GE Aviation is progressing toward the installation of its new Catalyst turboprop engine on the new Cessna Denali following the completion of ice testing of the powerplant, the engine maker said this week. In the past two winters, the company has been running the engine in below-zero temperatures in what it calls “icing critical point analysis” at the National Research Council in Ottawa, Canada.
Using a 10-meter-long wind tunnel connected to the outside, engineers draw in outside air and mix it with super-cooled liquid droplets sprayed inside the tunnel. This generates atmospheric conditions and in-flight temperatures that are channeled to the engine as clouds comprising small drops at sub-zero temperatures and simulates the variability of altitudes up to 30,000 feet. GE Aviation senior engineer for inclement weather Paolo Vanacore explained that when temperatures fall below -20 degrees C, ice crystals that form in the clouds and at higher altitudes and certain speeds are like stones.
“We conducted tests that led these clouds to flow against the engine at extended vertical or horizontal trajectories,” Vanacore added. “This simulated flight maneuvers with variable density and consistency, depending on the temperatures but also on the speed or angle of impact.”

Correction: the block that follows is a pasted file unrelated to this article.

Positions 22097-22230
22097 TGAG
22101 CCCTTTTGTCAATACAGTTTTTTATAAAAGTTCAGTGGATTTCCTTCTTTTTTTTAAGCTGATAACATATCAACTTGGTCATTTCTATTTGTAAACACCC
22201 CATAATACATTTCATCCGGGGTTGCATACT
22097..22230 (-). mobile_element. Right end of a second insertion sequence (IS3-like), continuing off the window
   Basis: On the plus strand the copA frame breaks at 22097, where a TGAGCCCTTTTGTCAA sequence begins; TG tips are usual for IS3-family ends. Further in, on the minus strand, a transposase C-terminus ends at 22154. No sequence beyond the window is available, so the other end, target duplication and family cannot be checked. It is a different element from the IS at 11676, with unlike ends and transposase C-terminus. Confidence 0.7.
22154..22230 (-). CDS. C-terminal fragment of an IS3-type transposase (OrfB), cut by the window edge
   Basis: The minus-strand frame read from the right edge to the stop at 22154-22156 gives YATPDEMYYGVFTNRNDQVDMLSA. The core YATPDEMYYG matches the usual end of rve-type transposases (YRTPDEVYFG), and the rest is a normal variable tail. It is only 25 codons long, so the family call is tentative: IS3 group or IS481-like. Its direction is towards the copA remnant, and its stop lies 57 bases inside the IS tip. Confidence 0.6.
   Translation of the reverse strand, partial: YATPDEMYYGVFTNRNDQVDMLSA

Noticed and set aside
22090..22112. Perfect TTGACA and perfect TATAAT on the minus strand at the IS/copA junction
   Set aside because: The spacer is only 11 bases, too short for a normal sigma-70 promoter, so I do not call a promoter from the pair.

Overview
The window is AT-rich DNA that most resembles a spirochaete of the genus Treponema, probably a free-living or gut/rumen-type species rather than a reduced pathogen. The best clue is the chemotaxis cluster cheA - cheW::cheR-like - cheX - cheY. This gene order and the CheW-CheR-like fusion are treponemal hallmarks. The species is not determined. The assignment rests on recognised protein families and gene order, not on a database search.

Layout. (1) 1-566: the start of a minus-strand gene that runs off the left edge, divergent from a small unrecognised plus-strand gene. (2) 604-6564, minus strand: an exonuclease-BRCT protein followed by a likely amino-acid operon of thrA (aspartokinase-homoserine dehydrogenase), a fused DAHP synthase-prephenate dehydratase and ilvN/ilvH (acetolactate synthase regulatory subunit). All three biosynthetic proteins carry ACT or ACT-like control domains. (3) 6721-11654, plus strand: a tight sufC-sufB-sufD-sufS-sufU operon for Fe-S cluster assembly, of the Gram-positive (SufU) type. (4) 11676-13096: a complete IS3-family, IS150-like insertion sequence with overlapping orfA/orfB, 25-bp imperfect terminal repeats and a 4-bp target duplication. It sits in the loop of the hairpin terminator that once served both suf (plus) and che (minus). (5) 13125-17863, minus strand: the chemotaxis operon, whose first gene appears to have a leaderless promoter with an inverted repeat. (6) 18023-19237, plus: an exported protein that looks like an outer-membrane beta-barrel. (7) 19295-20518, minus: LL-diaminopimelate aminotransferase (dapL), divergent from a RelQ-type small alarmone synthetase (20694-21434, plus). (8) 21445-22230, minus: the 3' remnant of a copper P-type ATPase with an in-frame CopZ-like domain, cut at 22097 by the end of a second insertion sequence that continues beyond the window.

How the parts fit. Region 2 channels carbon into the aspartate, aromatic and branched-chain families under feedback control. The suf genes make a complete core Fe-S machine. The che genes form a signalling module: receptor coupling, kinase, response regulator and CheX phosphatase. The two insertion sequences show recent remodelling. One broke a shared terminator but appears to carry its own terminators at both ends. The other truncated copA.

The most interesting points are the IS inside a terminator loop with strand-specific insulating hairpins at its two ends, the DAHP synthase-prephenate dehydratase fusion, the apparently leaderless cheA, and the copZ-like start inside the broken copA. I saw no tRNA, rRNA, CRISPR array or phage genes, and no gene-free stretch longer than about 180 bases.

Engineers used eight non-intrusive micro-cameras to verify that the accretion or shedding of ice didn’t affect the engine’s mechanics or operation and performance. “The results were excellent,” said Vanacore. “We even simulated the restart after long inactivity at polar temperatures. The engine’s responses have exceeded expectations. And its anti-ice system demonstrated a high level of reliability even under such extreme weather conditions where an aircraft in service is rarely found.”
In December, GE installed a Catalyst on a Beechcraft King Air 350 flying testbed. Textron Aviation expects the first flight of the Denali turboprop single later this year.